Twitter, the ‘Snoopers Charter’ and Online Privacy

By Paul Reilly

Has the Internet, and micro-blogging site Twitter in particular, killed privacy? Well, not quite.

In June 2011, Eric Schmidt used his keynote speech at the Google Big Tent UK to criticise those governments who pass ‘foolish’ laws designed to protect privacy in online spaces.1 The former Google CEO did not refer directly to the UK in his speech, but the implicit message to fellow keynote speaker Jeremy Hunt, Secretary of State for Culture, Olympics, Media and Sport, was clear: government measures to protect privacy are unlikely to succeed in the social media age.

So has the Internet, and micro-blogging site Twitter in particular, killed privacy? Well, not quite, though it clearly helps if you have lots of money and access to legal expertise. This may seem counter-intuitive given the spate of super-injunctions last year that ultimately failed to prevent revelations about the private lives of footballer Ryan Giggs and former RBS Chief Executive Fred Goodwin entering the public domain courtesy of Twitter and the use of parliamentary privilege by two MPs. However, there are two landmark legal cases that I think may prove significant as the UK parliament considers the balance between the right to privacy and freedom of expression on sites such as Twitter.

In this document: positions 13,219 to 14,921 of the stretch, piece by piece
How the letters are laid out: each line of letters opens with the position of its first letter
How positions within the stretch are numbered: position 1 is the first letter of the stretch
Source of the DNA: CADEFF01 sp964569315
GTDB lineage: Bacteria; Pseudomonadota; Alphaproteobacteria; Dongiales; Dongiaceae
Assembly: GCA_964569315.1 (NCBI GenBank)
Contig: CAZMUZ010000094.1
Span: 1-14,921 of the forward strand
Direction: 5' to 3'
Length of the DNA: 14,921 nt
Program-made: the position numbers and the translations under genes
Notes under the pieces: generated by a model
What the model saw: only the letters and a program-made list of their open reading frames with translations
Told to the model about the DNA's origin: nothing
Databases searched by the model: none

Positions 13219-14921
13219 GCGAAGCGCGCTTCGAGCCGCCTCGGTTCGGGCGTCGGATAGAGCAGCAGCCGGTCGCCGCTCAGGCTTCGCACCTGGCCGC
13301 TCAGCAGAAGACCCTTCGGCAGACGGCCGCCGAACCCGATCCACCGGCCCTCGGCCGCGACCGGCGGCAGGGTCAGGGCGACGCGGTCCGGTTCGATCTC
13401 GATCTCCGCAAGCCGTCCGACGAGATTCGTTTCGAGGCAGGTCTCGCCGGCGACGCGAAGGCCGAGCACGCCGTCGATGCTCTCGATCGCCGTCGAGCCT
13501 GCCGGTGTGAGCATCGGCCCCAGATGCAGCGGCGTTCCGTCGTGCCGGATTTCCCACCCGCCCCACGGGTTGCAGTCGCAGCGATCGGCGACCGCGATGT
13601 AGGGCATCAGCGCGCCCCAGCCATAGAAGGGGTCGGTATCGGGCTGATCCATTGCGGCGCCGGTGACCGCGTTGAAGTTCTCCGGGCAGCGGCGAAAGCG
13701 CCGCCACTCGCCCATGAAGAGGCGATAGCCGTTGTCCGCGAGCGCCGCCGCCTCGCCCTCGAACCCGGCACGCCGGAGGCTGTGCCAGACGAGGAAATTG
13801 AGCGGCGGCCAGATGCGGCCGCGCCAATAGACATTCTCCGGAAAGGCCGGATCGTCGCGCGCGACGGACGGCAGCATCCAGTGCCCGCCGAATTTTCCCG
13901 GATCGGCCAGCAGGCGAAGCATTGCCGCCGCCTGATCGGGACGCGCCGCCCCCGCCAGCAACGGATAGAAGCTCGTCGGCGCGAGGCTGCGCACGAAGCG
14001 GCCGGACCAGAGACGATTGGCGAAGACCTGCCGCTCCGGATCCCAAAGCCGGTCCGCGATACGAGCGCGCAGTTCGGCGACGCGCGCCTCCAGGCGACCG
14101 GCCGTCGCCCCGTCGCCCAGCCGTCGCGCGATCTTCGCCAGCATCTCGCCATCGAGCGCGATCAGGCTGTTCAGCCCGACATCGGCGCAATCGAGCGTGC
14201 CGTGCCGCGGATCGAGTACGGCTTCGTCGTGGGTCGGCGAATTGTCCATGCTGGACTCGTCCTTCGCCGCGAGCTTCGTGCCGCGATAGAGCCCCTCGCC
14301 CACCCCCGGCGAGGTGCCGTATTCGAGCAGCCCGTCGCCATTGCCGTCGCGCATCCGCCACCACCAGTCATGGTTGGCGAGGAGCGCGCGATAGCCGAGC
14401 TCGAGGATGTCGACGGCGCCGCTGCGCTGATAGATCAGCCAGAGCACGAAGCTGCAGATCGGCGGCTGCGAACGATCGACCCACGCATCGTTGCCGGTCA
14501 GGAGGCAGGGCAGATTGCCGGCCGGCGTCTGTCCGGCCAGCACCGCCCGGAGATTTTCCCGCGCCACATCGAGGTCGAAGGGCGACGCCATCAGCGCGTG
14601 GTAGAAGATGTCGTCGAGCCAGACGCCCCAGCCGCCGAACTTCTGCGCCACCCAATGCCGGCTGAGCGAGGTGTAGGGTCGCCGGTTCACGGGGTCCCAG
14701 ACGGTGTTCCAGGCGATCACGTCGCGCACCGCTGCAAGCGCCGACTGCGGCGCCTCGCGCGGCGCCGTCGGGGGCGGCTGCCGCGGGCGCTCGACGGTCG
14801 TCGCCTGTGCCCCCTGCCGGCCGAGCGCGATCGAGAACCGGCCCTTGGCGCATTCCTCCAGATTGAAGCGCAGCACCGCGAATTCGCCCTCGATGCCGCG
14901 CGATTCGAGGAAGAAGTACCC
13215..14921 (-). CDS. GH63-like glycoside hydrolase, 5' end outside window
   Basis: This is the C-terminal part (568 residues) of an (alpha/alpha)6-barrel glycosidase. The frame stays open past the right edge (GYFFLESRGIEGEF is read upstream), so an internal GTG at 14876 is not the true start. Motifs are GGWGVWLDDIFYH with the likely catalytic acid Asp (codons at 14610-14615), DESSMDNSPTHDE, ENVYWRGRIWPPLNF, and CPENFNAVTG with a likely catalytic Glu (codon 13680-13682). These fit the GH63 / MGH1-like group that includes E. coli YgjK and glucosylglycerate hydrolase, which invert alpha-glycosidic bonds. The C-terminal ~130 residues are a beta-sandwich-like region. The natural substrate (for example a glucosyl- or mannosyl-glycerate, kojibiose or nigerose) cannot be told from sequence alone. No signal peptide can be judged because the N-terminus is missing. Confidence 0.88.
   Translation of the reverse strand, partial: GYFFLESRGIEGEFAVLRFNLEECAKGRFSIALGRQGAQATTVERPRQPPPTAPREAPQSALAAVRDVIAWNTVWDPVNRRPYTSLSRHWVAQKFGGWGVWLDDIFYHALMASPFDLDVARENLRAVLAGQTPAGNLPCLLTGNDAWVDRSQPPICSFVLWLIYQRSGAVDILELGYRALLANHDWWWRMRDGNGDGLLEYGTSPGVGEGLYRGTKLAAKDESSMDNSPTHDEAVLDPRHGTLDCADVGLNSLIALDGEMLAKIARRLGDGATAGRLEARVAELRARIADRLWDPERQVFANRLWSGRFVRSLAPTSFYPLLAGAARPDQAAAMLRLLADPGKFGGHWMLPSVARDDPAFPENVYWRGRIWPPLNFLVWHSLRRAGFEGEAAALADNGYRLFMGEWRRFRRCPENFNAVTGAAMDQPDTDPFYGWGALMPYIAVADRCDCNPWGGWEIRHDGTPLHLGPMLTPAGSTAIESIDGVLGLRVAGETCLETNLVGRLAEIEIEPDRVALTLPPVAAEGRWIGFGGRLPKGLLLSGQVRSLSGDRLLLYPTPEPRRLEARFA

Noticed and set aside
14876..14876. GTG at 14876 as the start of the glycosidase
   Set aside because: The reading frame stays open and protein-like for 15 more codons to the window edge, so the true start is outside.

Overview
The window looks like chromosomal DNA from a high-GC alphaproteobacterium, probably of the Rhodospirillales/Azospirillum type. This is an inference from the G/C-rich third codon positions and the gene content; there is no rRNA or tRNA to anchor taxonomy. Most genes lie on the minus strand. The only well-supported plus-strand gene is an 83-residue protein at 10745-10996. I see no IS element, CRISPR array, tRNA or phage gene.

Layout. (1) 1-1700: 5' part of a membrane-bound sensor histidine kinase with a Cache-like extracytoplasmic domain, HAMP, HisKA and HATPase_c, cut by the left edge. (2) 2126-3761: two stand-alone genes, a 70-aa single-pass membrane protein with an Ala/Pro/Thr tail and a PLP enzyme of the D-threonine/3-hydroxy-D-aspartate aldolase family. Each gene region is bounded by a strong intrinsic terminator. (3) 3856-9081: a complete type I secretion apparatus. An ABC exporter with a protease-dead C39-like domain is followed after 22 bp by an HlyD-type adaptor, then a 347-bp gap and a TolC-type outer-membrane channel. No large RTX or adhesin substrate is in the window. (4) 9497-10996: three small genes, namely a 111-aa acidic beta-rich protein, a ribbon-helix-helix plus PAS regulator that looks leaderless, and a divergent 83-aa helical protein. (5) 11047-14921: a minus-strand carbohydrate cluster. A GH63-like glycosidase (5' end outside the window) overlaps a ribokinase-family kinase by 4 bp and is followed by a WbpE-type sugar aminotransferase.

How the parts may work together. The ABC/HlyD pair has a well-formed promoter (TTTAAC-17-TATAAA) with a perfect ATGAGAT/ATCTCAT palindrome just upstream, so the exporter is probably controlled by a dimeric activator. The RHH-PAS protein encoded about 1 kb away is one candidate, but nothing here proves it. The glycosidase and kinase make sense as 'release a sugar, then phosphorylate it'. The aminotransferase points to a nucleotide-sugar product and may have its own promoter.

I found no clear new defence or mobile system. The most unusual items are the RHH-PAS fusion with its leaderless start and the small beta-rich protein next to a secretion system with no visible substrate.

First, South Tyneside council used Californian law to force Twitter to hand over user details relating to a blogger (“Mr. Monkey”) who had used the site to post libellous remarks about several of its members.2 The council lodged a subpoena in San Mateo County requesting access to the name, address and registration information of “Mr. Monkey,” who was linked to five Twitter accounts used to defame several councillors. While the council has yet to take further legal action against the user alleged to be “Mr. Monkey,” the case suggests that those who use Twitter to break super-injunctions or for the defamation of individuals can no longer assume they are immune from prosecution for such transgressions.

 
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